Bush’s October 6 address illustrated his desperate effort to justify the increasingly unpopular U.S. war in Iraq.
As leaders of 34 Western Hemisphere countries gather in Quebec City, Canada in April 2001, President George W. Bush hopes that the third Summit of the Americas will mark a step toward fulfilling his fathers dream of creating a free trade area stretching from Alaska to Tierra del Fuego.
Drug profits moving through the U.S. financial system are estimated to be as high as $100 billion a year.
Under Qaddafis rule, Libya has made impressive gains in health care, education, housing, womens rights, and basic social services.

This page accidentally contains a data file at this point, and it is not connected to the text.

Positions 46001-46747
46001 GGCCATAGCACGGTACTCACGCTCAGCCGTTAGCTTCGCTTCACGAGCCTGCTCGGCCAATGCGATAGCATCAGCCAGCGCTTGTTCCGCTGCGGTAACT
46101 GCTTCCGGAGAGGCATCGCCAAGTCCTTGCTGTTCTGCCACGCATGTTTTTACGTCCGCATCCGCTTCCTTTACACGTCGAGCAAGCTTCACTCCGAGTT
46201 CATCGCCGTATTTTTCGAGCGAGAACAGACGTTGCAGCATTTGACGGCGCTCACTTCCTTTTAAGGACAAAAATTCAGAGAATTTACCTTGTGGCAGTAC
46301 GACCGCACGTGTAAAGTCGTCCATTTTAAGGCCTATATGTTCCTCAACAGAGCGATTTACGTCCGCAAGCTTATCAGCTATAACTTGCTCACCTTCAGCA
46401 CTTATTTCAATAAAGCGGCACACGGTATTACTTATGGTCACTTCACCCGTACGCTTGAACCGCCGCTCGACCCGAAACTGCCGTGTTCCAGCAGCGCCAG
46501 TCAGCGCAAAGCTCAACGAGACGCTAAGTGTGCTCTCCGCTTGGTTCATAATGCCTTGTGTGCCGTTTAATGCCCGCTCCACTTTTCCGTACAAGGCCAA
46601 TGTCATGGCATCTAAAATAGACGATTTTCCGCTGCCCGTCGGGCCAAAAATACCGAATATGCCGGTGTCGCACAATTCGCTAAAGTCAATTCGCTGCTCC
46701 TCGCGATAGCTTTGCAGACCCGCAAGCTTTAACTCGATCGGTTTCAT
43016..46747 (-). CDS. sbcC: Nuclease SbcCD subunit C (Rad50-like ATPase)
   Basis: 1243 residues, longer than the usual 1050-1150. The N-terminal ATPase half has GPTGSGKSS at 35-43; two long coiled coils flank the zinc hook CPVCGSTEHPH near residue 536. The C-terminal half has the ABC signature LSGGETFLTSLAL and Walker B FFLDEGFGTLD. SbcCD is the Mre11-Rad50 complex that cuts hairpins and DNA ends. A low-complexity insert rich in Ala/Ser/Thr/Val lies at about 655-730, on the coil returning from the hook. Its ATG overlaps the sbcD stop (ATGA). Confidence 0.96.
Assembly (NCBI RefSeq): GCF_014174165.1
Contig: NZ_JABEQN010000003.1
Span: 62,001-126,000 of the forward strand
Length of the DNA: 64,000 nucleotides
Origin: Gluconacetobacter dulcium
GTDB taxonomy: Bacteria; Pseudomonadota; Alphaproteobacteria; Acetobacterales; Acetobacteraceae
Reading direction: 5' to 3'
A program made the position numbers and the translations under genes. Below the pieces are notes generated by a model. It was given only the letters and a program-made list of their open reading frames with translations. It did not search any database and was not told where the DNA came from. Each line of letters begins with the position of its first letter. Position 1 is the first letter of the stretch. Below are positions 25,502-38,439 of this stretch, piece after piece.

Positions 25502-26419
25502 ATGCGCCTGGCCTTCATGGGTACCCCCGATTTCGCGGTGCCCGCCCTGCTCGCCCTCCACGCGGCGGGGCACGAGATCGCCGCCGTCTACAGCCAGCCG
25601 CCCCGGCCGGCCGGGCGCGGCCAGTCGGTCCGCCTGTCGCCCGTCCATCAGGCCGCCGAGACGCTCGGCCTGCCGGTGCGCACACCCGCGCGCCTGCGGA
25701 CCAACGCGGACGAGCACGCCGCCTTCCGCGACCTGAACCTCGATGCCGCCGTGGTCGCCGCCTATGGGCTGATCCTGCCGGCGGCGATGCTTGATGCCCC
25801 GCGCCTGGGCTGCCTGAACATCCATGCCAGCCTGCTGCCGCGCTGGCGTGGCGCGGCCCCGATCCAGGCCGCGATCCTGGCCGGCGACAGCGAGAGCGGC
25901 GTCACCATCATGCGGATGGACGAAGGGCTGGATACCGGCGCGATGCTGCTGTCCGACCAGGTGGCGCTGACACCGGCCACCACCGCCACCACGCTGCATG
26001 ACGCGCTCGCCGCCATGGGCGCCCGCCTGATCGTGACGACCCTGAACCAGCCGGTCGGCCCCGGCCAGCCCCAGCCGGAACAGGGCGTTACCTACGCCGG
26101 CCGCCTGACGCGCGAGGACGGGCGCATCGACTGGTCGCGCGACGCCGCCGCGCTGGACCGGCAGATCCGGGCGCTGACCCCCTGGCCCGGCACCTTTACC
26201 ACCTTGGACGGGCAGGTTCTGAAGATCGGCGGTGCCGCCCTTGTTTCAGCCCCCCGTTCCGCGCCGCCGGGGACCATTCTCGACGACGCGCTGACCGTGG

The international community has, at long last, recognized that there are some toxic chemicals that are just too dangerous to produce, use, and storeput simply, too dangerous to have on the planet.
After the attacks of September 11 and the post-attack rash of anthrax mailings, renewed attention is being paid to the risks posed by weapons of mass destruction (WMD) falling into the hands of additional states and nonstate actors.
For most of the worlds impoverished countries, multilateral debt looms larger than other debts because of the status of IFIs as preferred creditors assigned them by the Group of 7 (G-7) industrialized countries.
President George W. Bush’s November 6 speech before the National Endowment for Democracy emphasizing the need for greater democracy and freedom in the Arab world, while containing a number of positive aspects, was nevertheless very misleading and all-too characteristic of the longstanding contradictory messages that have plagued U.S. policy in the Middle East.
The drive for money for the Iraqi occupation is now the only game in town.